Day two of the DMS ’09 conference saw a brilliant keynote from Dave Swanson, Chairman and CEO of R.H. Donnelley (RHD). After hearing sobering thoughts from European Yellow Pages leaders at the EADP conference in May (see The Wake-Up Call: “Unless We Change, on the Long Run, We Are Doomed to Disappear” (EADP 2009)), I was really looking forward Swanson’s keynote given the situation RHD found itself in (they filed for Chapter 11 protection in May) after having an amazing stock market ride in the last few years. the Kelsey Group “wanted someone who has had his butt kicked” for this keynote, someone who could explain what happened and what’s ahead for the industry and he didn’t disappoint.

Here’s what happened according to Dave Swanson:

  • The economy
    • “It changed everything for everybody. If you look at the timing of ad sale declines, it compares exactly with the economic contraction. If you index Google’s financial results with RHD’s, you realize they have suffered as well. We’ve seen broad-based sales compression. We had enjoyed the longest growth period in history, but it created unsustainable bubbles: housing bubble, advertising bubble, credit bubble (with mergers & acquisitions and leverage buyouts). It was an unsustainable situation because we needed to refinance regularly. There was no money left after the financial bubble burst. When I’m asked “Dave, do you regret this strategy?”  I answer, “no, absolutely not. RHD might not exist today.” “
  • Secular changes
    • “Print competition is intense. We keep pointing out the shortcomings of each other’s products. Other local media companies (i.e. newspapers) pitch “against” Yellow Pages also. Media Fragmentation didn’t help as well. Finally, the media trumpeted “no one uses the Yellow Pages anymore” and we became an “environmental hazard” for a segment of the population. We have been very good at shooting ourselves in the foot.”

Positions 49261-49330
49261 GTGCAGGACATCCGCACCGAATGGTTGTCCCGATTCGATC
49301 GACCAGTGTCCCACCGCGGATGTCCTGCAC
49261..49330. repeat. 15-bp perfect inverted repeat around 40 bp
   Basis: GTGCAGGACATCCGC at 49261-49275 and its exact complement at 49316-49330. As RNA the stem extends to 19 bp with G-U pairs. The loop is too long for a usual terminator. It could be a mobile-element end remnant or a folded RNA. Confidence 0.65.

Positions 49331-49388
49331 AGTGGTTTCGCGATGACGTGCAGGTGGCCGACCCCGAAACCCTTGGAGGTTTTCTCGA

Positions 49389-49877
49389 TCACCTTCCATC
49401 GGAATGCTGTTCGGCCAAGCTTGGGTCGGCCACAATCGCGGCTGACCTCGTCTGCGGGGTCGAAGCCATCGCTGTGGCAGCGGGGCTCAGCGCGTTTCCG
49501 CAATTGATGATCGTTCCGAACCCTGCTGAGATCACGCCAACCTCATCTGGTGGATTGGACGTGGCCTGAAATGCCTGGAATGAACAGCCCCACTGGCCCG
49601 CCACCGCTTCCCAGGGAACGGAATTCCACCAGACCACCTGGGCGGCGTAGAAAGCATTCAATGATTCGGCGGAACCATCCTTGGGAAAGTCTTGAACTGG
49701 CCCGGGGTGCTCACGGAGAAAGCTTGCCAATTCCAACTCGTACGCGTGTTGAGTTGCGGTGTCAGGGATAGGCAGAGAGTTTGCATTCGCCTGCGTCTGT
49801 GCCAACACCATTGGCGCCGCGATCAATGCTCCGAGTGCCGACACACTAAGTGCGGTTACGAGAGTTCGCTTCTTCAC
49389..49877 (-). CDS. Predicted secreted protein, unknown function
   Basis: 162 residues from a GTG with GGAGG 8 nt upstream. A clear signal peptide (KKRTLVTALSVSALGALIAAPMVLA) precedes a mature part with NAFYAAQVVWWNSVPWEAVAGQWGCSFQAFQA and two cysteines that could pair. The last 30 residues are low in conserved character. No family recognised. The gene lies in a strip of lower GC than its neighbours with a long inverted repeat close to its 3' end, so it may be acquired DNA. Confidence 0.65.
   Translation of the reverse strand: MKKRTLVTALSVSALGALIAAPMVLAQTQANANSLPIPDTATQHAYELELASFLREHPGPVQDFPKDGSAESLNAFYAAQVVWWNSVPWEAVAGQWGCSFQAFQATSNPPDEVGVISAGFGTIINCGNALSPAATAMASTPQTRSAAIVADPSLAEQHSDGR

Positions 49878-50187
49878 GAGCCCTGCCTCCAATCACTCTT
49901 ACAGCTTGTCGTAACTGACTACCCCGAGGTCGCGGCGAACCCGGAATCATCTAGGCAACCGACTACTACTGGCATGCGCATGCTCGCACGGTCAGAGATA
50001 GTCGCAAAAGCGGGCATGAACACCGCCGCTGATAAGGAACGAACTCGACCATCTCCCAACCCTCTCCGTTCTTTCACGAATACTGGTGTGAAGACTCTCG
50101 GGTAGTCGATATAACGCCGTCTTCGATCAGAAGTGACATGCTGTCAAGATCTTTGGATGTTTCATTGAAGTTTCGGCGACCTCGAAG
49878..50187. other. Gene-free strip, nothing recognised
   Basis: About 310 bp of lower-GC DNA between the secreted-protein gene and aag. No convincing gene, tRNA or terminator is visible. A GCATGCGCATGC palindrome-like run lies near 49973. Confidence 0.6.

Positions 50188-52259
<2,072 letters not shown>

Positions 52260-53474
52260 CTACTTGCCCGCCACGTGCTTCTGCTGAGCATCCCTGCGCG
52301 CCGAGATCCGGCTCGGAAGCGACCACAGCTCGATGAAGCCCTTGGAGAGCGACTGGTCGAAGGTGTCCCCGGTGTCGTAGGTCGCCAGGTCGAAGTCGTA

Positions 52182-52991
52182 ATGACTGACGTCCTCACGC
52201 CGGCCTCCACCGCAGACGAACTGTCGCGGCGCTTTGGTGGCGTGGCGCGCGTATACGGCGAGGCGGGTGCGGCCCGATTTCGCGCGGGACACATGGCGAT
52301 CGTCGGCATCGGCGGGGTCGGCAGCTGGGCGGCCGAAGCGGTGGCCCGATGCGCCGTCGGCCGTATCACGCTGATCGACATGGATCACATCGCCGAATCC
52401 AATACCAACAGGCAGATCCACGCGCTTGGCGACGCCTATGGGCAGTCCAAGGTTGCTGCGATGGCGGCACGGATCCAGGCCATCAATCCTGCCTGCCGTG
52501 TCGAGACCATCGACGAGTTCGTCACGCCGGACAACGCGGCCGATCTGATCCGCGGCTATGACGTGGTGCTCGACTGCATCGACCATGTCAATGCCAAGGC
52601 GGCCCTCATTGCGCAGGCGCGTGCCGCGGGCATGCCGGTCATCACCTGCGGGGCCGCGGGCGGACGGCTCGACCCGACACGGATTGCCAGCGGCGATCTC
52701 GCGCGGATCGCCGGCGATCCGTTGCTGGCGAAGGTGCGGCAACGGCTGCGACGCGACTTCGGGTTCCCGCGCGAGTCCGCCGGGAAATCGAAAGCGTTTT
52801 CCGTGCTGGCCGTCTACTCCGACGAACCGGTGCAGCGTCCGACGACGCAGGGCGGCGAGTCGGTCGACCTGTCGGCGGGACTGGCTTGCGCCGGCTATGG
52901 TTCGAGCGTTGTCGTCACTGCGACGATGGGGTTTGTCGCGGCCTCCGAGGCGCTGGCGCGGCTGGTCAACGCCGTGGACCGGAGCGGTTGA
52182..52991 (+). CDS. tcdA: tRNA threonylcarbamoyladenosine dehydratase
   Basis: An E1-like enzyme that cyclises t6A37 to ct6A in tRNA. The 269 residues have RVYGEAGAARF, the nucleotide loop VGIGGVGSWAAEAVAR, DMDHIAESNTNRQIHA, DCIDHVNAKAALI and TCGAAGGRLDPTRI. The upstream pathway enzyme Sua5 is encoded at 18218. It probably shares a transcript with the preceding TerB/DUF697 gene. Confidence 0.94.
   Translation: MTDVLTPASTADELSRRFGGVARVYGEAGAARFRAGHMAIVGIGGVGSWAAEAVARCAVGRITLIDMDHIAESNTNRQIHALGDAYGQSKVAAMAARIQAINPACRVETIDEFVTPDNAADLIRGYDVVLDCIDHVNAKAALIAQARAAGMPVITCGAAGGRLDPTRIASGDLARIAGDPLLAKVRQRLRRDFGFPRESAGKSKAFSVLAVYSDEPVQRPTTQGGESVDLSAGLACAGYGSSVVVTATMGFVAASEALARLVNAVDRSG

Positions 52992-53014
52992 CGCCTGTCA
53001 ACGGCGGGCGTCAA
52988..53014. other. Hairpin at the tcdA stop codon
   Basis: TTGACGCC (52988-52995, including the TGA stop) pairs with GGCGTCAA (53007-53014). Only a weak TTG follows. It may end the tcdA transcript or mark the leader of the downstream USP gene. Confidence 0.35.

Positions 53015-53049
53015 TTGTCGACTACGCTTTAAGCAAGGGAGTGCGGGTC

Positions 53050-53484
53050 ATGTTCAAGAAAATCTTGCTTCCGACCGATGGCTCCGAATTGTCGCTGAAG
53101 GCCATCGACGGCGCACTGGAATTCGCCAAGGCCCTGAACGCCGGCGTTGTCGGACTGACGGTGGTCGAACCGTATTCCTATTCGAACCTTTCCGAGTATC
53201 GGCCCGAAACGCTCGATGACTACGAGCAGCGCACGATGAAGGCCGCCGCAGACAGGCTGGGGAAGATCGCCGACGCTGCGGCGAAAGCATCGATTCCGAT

• Execution
    • New products did not deliver and had a high rate of churn.

Where are we?

  • “I hope the freefall from the economy has stopped but I think that we’re a long way to go before “main street” joins the current Wall street rally”
  • ” We need multi-platform solutions, more creative pricing, more transparency”
  • “Competitive environment is intense. We could see a shake-out. For RHD, the worst is behind us. Financial house must be in order.”
  • “We need to challenge the premise of our business”. He gave as example: “do we need separate Internet Yellow Pages platforms and ventured to answer “I don’t think so”.
  • “We will never dominate consumer usage as we did in the past.”
  • “We need to become have a service-centric model vs. product-centric model.” RHD’s objective is to be the number one provider of directional services in the eyes of the SMBs in the market they serve. Yellow Pages publishers are provisioning more keywords on search engines with small businesses than anyone else. Because of the channel, this has been a natural extension of their existing product.
  • “Execution hasn’t been very good, but we’re getting better and we’ll dominate”
  • “Publishers have to look at micro-strategy, geo-vertical opportunities. It’s not one large homogeneous search business.”

Swanson observed it would be very easy to be pessimistic but his philosophy is that when things are going very good, something very bad is about to happen and vice-versa. The next several years will be all about climbing out of the hole but “it’s going to be a hell of lot more fun than the last two years”.